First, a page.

Another obstacle was created by Ruben Vardanyan, a Russian billionaire of Armenian origin, who announced in September 2022 his renunciation of the Russian citizenship and a decision to settle in Karabakh, later taking office as State minister in November. Baku claimed that Vardanyan was in the Azerbaijani territory illegally and that he was damaging the prospects of the Baku-Khankendi dialogue, demanding that he leave the region. But these demands were not taken into account. Vardanyan quickly took control in Karabakh and urged Arayik Harutyunan to dismiss Security Council secretary, Vitali Balasanyan, who had allegedly established a dialogue with Baku.

With Vardanyan settling in Karabakh, the Gizilbulag and Demirli mines, where illegal activities had been stopped after the 2020 war, started to function again. Videos were published in the Azerbaijani media showing how raw materials from the mine were transported to Armenia. On December 3, 2022, a group of Azerbaijani protesters closed the Lachin–Khankendi road, demanding an inspection of these mines. Although a common agreement was reached as a result of the meeting between the Baku representatives and Russian peacekeepers on December 7, Ruben Vardanyan and a group of his followers did not allow the Azerbaijani authorities to inspect the mines.

Russian peacekeeping forces commander, general mayor Andrey Volkov, negotiated with the Azerbaijani side to install special equipment allowing to check passing vehicles and cargo. According to the agreement, one person from Azerbaijan would monitor the entry and exit of the vehicles via a remote monitor, and there would be no physical contact. Karabakh's regime also rejected this offer. Thereupon, protests by dozens of eco activists began on December 12, 2022 and ultimately ended in Azerbaijan establishing a border crossing point at the beginning of the Lachin-Khankendi road at the beginning of April 2023. In June, Azerbaijan closed the Lachin road after a state border officer was injured by an Armenian sniper on the Armenia-Azerbaijan border. Days later the road was opened, but only for ICRC vehicles.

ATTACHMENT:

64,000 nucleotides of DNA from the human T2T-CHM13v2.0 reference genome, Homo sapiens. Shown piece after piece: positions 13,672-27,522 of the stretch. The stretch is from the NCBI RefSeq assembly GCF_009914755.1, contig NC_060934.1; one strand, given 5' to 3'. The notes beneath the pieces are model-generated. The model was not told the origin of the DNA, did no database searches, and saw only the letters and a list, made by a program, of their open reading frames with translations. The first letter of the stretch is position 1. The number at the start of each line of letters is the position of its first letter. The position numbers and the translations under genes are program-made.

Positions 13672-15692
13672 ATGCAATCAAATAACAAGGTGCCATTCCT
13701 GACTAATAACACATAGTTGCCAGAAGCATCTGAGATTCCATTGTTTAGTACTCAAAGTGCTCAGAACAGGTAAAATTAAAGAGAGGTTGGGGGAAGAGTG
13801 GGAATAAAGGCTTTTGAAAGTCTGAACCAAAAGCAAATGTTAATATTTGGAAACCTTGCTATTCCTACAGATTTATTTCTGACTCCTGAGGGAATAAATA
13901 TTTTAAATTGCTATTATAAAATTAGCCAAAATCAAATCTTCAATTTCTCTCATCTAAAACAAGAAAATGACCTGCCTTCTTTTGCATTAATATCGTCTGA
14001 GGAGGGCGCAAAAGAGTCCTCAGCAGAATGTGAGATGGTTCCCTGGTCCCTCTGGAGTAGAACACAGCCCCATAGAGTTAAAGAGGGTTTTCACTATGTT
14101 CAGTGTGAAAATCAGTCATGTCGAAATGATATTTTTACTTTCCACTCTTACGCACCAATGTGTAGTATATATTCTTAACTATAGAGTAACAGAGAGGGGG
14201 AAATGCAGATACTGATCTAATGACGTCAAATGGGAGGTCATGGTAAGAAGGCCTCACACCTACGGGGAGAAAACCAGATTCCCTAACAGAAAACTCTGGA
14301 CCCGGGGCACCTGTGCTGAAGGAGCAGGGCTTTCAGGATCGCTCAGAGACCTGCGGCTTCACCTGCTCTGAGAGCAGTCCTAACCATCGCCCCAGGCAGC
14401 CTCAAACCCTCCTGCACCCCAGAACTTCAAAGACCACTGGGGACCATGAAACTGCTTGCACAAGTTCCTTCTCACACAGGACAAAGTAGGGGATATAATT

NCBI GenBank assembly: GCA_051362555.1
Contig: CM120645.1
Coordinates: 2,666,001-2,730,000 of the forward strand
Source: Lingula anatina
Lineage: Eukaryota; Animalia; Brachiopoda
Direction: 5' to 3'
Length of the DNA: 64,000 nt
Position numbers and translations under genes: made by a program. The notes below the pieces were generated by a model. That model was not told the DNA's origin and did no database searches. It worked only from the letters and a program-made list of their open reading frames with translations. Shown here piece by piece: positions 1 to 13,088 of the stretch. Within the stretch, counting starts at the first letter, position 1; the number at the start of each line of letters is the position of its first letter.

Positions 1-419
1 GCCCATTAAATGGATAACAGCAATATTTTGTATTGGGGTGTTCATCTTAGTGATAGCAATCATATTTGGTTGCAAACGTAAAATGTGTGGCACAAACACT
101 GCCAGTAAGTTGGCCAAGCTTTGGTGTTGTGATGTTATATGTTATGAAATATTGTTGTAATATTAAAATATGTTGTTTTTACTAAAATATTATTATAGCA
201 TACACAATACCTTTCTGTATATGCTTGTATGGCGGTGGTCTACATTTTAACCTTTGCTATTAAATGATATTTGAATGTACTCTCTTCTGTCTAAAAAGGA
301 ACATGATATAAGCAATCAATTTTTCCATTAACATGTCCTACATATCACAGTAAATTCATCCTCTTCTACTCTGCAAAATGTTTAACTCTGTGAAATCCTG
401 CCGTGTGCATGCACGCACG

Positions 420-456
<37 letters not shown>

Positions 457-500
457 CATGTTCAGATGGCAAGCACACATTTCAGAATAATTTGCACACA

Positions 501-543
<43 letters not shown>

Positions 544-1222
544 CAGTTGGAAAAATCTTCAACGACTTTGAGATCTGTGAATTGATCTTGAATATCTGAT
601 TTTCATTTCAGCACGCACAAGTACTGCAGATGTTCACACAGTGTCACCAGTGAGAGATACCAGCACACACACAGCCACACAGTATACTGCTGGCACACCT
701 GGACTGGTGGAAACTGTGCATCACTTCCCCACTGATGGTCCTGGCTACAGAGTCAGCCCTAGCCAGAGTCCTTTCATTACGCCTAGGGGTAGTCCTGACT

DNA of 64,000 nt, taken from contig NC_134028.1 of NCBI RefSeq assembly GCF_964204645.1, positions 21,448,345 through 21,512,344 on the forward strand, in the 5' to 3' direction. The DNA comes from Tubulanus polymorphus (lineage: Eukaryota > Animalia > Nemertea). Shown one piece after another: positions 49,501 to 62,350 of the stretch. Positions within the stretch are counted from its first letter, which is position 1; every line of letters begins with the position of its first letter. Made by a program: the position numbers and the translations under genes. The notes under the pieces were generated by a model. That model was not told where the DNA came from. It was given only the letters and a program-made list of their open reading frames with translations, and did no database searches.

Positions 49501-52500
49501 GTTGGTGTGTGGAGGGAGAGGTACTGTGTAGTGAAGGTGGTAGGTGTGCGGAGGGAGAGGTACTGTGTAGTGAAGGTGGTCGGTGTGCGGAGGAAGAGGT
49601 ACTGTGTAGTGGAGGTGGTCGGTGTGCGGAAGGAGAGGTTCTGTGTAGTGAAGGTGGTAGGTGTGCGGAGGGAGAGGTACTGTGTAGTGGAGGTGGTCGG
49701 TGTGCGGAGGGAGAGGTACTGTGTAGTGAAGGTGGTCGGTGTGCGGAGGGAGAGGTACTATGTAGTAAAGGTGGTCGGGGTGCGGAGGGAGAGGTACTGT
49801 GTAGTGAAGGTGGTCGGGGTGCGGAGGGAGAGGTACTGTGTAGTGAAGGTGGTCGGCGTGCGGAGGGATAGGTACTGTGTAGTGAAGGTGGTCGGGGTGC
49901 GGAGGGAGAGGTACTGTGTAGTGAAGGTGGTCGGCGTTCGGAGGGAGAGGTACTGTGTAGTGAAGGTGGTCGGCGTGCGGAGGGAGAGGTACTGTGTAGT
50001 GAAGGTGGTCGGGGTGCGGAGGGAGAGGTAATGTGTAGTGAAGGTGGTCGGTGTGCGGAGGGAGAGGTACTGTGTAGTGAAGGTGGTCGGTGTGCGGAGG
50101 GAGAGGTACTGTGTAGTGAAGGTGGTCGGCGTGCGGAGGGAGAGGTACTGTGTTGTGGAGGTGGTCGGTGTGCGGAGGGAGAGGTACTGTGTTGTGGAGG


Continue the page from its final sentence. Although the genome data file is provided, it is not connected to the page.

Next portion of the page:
Official Baku offered the completed Aghdam-Khankendi road to deliver needs such as food and medical supplies to the Armenian population of Karabakh. EU and U.S. officials welcomed Azerbaijan's offer and emphasized that humanitarian cargo should be delivered to Karabakh via both the Lachin-Khankendi and Aghdam-Khankendi routes. News started to be published that Arayik Harutyunyan would accept this offer. After this news, Vardanyan said in a video he published that Harutyunyan had crossed a red line. Vardanyan's people also blocked the road in Askeran, preventing the delivery of aid sent by the Azerbaijani Red Cresent Society.

Meanwhile, although the West and Russia offered meetings between Baku and Khankendi in different venues, the parties could not come together. The Karabakh de facto authorities canceled the meeting to be held in Bulgaria, mediated by the U.S., at the last minute. Azerbaijan also did not accept the meeting planned in Slovakia and instead offered to meet in the Azerbaijani town of Yevlax (Yevlakh), but Karabakh representative again refrained from attending this meeting. Former Prime Minister of Armenia Aram Sargysan, in an interview with the Armenian media said that Karabakh said no to an online meeting offered by Louis Bono, US Senior Advisor for Caucasus Negotiations. He stated that this was Russia's direct involvement and called it a mistake that Karabakh only talked about independence during the talks.

On September 1, Arayik Harutyunyan resigned and the Karabakh parliament elected former Security Council secretary David Shahramanyan as the new president. Shahramanyan was the person who met with the Baku representatives at the Russian peacekeepers’ headquarters in Khojaly in March this year. After Shahramanyan became president, he agreed to allow humanitarian cargo to pass through the Lachin-Khankendi and Aghdam-Khankendi roads at the same time. Shahramanyan's election as the new president was received harshly by Azerbaijan. Many countries around the world have issued statements stating that they do not recognise this election.

After the anti-terror operation initiated by Azerbaijan ended, the Karabakh side released a ceasefire statement and intense migration to Armenia began. Azerbaijan stated that it will ensure the rights and security of those who decide to stay and obtain Azerbaijani citizenship; however, this didn’t stop ten thousands of people from moving to Armenia.

Azerbaijan announced reintegration plan

Although Azerbaijan repeatedly offered the highest possible status to Karabakh during the 26 year-long negotiation process, Karabakh would constantly reject it. After the 2020 war, Baku stated that the Armenian people living in Karabakh were Azerbaijani citizens and perceived Armenia's discussion of this issue in an international arena as a threat to its territorial integrity. Apparently, Azerbaijan did not want this problem to be brought to the international arena and produce a new status quo. Azerbaijani officials stated that what Azerbaijan will offer to the people of Karabakh is legally no different from what it offers to other minorities. What is ignored is that the Armenian population living in Karabakh had not been in contact with Azerbaijanis for 30 years, and their leadership tried hard to deny them this opportunity after the second war as well.